How Meal Timing Affects Your Results

We all know how important food is to our health and fitness results. To get quality results, we have to put in quality fuel. What many don’t fully appreciate, though, is the importance of meal timing. While when you eat is not as important as what you eat, it comes pretty close!

In this article, we explore the ideal meal timing for maximum training results.

Before you zone in on the timing of your meals, you need to first ensure that you are eating the right foods in the right amounts. That includes not skipping meals and not overindulging on the weekends. You need to find an eating plan that balances your macro and micronutrients and that you can stick with over the long term. Once you’ve got that sorted, then you can start thinking about nutrient timing.

The concept of meal timing comes from the world of athletics. A number of studies have been conducted on the ideal nutrient timing for optimal training and sports performance. From such research, general guidelines have been developed on what to eat before, during, and after exercise sessions for optimal performance.

The basics of nutrient timing revolve around eating your carbs close to your training session. This will fuel your body to provide the energy you need to train. Taking in carbs after your workout, will replace the glycogen you have used up during the workout and fuel your muscles for recovery.

But these protocols will not promote fat loss if you are not in a calorie deficit at the end of the day! So, if you are working out to lose weight, be sure to apply the suggestions that follow in line with your calorie goals (i.e. maintaining a daily caloric deficit where you are eating 250-500 calories below your maintenance level).

The purpose of eating before a workout is to fuel your body with an ample supply of energy to power you through the training session. To do this you should eat a combination of protein and medium glycemic carbohydrate foods about 90 minutes before your workout. This combination will top off your muscle’s glycogen stores while also helping to preserve muscle mass during the workout.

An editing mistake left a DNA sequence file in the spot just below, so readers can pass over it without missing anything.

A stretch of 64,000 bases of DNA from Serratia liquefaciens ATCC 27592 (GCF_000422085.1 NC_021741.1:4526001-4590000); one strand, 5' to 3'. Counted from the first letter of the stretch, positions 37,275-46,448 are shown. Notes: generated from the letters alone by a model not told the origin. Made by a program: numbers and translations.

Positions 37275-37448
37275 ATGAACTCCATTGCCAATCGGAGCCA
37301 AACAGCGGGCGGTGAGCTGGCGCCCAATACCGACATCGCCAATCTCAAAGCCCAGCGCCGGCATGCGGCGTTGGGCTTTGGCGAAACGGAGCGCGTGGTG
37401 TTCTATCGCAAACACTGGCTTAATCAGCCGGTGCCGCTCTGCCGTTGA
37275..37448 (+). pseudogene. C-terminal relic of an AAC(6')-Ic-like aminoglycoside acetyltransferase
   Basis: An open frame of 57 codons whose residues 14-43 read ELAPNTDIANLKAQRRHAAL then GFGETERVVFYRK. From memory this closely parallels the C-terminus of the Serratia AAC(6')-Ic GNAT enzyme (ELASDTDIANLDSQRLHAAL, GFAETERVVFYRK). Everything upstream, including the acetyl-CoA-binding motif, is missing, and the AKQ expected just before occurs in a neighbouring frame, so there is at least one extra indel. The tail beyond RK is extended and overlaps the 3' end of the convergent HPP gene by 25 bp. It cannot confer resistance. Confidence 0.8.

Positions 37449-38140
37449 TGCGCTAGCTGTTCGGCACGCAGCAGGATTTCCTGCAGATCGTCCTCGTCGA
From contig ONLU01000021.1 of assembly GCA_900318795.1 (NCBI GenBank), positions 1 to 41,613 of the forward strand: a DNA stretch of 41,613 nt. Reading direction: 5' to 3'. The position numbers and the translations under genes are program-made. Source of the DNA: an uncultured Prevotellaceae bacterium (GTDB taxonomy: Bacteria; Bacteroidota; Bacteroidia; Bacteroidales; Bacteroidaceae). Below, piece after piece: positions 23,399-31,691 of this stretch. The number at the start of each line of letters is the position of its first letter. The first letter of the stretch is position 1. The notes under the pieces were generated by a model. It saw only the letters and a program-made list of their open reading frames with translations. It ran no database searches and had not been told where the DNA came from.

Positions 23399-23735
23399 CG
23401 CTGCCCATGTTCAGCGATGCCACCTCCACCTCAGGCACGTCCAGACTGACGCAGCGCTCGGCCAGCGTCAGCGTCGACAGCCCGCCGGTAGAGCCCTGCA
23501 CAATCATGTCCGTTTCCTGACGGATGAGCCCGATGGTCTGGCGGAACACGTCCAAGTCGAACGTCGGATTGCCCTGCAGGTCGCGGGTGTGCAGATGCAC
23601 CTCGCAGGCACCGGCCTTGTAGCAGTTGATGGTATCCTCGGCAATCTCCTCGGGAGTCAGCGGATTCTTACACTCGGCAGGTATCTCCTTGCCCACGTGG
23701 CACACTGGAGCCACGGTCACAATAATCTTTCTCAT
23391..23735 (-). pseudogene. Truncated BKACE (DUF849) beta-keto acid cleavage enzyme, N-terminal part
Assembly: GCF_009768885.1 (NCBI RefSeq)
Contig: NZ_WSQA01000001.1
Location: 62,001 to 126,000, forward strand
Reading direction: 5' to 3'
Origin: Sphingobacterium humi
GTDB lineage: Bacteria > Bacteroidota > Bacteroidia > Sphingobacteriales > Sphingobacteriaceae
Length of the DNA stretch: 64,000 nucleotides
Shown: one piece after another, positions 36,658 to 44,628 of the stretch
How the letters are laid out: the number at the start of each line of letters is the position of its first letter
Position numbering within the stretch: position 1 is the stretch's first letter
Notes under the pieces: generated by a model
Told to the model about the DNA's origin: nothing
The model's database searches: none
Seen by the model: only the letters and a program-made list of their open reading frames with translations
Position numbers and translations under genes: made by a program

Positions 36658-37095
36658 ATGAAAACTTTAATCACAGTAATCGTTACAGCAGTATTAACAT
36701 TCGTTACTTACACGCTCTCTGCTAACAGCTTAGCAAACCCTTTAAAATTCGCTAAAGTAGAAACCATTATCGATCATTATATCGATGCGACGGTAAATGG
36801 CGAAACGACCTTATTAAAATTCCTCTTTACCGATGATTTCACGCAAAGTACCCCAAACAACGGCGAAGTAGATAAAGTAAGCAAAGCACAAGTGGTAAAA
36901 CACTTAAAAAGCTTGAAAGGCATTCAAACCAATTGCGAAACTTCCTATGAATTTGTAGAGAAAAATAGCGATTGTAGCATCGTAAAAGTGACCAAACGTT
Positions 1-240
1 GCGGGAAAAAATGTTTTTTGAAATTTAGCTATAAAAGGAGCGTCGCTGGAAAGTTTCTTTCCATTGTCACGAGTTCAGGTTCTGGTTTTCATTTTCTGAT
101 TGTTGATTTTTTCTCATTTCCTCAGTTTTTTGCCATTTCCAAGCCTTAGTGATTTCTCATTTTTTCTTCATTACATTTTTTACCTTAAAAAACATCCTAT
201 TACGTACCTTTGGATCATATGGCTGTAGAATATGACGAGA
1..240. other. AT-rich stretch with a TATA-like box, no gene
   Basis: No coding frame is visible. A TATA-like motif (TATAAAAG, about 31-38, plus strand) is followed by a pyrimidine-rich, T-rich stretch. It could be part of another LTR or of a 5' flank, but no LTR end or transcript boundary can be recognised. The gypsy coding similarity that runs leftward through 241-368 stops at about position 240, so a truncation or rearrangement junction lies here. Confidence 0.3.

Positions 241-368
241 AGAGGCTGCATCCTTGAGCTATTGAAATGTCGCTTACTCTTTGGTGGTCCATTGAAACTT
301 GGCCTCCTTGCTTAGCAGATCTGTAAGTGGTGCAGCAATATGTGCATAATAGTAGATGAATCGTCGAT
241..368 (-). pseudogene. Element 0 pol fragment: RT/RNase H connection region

Share it

You should not eat fat-containing foods prior to your workout. That’s because fats are slow to digest, leaving many people feeling lethargic and sluggish. That’s the last thing that you want going into a workout.

About twenty minutes before starting your workout, you should consume a fast-acting carbohydrate source to provide you with an extra energy boost. The classic example is a banana.

Some people choose to take a pre-workout drink before their workout. This is a blend of natural compounds designed to boost energy and improve mental focus during the workout.

Pre-workouts can help to improve workout performance but are not as important as timing your whole foods meals as advised. Here’s a recap …

  • 90-minutes before the workout eat a 50/50 protein-carb meal (example; chicken breast with sweet potato)
  • 20 minutes before the workout eat a fast-acting form of carbohydrate (example; banana)

A workout you have to try: